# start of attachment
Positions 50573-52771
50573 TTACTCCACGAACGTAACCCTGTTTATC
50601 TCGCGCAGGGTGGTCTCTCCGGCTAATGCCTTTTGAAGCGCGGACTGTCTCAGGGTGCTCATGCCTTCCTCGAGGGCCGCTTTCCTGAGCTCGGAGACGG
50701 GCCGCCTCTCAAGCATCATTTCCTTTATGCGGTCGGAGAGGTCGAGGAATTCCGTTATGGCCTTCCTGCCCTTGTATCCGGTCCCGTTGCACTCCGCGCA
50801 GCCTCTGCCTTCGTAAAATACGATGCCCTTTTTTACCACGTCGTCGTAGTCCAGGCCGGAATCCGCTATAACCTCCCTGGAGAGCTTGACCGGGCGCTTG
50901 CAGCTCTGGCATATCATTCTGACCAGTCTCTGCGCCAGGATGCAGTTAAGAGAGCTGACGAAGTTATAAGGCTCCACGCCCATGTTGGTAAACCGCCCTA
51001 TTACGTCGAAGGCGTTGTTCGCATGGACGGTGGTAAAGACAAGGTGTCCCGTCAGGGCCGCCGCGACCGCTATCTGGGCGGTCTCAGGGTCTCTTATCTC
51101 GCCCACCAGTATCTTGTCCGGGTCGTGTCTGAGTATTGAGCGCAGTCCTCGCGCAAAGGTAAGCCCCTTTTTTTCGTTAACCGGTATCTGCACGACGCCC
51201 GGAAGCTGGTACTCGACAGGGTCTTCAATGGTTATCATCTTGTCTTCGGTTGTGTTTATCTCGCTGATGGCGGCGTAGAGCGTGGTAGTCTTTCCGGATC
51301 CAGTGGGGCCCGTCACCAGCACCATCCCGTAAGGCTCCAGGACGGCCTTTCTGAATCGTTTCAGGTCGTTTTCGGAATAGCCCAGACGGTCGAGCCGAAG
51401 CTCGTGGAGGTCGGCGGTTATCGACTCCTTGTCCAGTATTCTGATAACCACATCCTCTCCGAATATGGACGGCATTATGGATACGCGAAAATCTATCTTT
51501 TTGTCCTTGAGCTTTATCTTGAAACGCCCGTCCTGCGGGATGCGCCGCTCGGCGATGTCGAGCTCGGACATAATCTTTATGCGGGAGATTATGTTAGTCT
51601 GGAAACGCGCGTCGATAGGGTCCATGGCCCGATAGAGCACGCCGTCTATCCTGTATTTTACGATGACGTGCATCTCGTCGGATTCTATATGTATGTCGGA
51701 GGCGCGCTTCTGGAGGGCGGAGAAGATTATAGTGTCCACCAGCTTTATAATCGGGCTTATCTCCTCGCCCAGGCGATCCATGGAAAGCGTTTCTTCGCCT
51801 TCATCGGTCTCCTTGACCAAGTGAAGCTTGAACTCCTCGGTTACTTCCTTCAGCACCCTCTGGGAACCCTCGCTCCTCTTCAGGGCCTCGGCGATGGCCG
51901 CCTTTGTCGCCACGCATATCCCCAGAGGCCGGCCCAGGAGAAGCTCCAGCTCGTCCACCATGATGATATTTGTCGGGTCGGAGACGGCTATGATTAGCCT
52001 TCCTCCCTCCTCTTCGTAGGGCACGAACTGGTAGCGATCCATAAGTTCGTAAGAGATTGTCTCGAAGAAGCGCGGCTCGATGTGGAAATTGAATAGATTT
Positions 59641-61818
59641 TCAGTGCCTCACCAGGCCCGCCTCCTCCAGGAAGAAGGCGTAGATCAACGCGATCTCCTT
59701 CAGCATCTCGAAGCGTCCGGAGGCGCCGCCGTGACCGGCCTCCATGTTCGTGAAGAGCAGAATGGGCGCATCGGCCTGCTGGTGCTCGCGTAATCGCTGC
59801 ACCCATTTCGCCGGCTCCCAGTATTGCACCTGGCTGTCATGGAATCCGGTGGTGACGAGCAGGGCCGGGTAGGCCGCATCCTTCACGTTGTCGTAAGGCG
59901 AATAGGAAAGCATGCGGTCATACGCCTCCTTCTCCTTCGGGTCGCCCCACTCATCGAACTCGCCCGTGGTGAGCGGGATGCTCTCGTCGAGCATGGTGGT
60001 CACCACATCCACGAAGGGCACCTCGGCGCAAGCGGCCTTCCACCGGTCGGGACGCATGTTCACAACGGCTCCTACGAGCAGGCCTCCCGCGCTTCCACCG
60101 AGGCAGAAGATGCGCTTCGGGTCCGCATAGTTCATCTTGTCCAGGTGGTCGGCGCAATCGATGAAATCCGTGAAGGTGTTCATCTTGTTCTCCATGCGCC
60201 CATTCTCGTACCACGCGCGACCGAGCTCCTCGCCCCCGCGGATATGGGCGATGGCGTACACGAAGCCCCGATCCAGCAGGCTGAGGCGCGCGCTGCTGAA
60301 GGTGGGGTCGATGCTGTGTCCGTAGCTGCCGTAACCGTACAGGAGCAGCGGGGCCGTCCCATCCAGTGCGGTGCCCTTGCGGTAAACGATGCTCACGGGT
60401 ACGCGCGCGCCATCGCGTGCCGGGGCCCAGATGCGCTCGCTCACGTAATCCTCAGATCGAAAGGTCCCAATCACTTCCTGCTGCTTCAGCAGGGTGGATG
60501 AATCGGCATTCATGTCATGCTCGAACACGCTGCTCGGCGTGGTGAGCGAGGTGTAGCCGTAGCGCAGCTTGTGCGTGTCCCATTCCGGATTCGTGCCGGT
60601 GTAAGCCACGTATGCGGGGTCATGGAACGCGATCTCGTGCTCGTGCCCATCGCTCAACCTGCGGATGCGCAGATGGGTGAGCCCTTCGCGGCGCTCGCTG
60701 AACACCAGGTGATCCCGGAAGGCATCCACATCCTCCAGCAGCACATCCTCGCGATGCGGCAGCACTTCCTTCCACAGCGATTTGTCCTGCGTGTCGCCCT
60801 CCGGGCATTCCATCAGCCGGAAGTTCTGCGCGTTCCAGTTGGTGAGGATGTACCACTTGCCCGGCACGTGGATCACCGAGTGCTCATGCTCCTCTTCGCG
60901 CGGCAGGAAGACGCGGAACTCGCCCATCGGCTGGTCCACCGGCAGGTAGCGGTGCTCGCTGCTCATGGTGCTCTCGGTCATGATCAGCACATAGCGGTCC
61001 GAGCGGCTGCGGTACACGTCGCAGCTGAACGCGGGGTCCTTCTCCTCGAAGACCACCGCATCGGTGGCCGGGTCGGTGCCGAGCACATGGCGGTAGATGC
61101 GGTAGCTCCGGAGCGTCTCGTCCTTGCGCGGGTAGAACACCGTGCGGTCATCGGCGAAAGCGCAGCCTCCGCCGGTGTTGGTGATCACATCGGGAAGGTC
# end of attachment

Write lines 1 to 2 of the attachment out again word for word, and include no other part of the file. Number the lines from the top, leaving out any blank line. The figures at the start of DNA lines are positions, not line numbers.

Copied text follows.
Positions 50573-52771
50573 TTACTCCACGAACGTAACCCTGTTTATC